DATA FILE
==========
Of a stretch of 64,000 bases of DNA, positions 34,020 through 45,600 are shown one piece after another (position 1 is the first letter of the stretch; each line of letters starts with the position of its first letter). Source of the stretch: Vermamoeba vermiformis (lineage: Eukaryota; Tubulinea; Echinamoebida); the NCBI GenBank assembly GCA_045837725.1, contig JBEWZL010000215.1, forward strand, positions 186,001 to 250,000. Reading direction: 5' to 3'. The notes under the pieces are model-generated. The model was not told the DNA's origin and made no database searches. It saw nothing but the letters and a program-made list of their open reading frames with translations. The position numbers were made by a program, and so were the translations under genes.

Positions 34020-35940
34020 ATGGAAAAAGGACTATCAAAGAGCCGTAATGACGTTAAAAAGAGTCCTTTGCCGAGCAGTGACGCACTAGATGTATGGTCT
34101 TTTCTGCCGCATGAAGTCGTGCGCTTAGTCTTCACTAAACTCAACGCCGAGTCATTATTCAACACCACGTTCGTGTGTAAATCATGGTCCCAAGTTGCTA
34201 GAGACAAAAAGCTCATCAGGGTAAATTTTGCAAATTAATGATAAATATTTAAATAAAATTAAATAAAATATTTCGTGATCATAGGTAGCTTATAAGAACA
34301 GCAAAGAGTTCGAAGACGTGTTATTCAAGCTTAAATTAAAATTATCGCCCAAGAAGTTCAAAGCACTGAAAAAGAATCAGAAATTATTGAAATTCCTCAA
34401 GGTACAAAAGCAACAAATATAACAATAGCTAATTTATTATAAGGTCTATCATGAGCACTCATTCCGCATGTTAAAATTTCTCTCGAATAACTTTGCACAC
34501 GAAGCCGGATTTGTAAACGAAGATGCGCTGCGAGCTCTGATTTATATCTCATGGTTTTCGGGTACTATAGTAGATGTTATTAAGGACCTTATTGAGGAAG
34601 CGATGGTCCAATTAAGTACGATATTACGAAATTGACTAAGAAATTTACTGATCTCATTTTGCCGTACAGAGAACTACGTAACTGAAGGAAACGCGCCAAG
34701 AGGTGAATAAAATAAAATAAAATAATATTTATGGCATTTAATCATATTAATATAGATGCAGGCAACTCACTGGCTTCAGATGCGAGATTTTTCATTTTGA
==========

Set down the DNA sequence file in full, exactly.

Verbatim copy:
Of a stretch of 64,000 bases of DNA, positions 34,020 through 45,600 are shown one piece after another (position 1 is the first letter of the stretch; each line of letters starts with the position of its first letter). Source of the stretch: Vermamoeba vermiformis (lineage: Eukaryota; Tubulinea; Echinamoebida); the NCBI GenBank assembly GCA_045837725.1, contig JBEWZL010000215.1, forward strand, positions 186,001 to 250,000. Reading direction: 5' to 3'. The notes under the pieces are model-generated. The model was not told the DNA's origin and made no database searches. It saw nothing but the letters and a program-made list of their open reading frames with translations. The position numbers were made by a program, and so were the translations under genes.

Positions 34020-35940
34020 ATGGAAAAAGGACTATCAAAGAGCCGTAATGACGTTAAAAAGAGTCCTTTGCCGAGCAGTGACGCACTAGATGTATGGTCT
34101 TTTCTGCCGCATGAAGTCGTGCGCTTAGTCTTCACTAAACTCAACGCCGAGTCATTATTCAACACCACGTTCGTGTGTAAATCATGGTCCCAAGTTGCTA
34201 GAGACAAAAAGCTCATCAGGGTAAATTTTGCAAATTAATGATAAATATTTAAATAAAATTAAATAAAATATTTCGTGATCATAGGTAGCTTATAAGAACA
34301 GCAAAGAGTTCGAAGACGTGTTATTCAAGCTTAAATTAAAATTATCGCCCAAGAAGTTCAAAGCACTGAAAAAGAATCAGAAATTATTGAAATTCCTCAA
34401 GGTACAAAAGCAACAAATATAACAATAGCTAATTTATTATAAGGTCTATCATGAGCACTCATTCCGCATGTTAAAATTTCTCTCGAATAACTTTGCACAC
34501 GAAGCCGGATTTGTAAACGAAGATGCGCTGCGAGCTCTGATTTATATCTCATGGTTTTCGGGTACTATAGTAGATGTTATTAAGGACCTTATTGAGGAAG
34601 CGATGGTCCAATTAAGTACGATATTACGAAATTGACTAAGAAATTTACTGATCTCATTTTGCCGTACAGAGAACTACGTAACTGAAGGAAACGCGCCAAG
34701 AGGTGAATAAAATAAAATAAAATAATATTTATGGCATTTAATCATATTAATATAGATGCAGGCAACTCACTGGCTTCAGATGCGAGATTTTTCATTTTGA